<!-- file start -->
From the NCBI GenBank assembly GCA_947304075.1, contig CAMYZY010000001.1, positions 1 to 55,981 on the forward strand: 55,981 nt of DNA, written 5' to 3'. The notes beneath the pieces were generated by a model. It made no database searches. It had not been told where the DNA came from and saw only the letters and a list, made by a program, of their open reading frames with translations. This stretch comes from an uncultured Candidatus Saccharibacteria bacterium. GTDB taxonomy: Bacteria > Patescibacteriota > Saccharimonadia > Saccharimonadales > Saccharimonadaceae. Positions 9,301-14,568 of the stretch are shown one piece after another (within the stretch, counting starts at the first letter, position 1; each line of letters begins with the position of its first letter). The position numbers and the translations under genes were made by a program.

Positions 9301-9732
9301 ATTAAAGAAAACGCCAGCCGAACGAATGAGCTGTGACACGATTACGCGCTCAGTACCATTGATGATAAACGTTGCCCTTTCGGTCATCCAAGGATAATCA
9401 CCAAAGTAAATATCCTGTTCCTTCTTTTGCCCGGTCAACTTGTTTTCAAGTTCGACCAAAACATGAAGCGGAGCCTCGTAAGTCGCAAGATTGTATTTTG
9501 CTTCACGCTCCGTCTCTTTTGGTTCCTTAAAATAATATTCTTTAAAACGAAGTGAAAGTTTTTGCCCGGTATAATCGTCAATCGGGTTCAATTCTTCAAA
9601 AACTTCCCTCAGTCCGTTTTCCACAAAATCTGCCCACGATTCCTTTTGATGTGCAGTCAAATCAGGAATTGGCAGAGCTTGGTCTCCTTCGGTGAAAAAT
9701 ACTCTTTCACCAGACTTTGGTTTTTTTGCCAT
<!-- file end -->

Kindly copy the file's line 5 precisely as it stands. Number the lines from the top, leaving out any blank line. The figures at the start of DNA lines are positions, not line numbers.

9501 CTTCACGCTCCGTCTCTTTTGGTTCCTTAAAATAATATTCTTTAAAACGAAGTGAAAGTTTTTGCCCGGTATAATCGTCAATCGGGTTCAATTCTTCAAA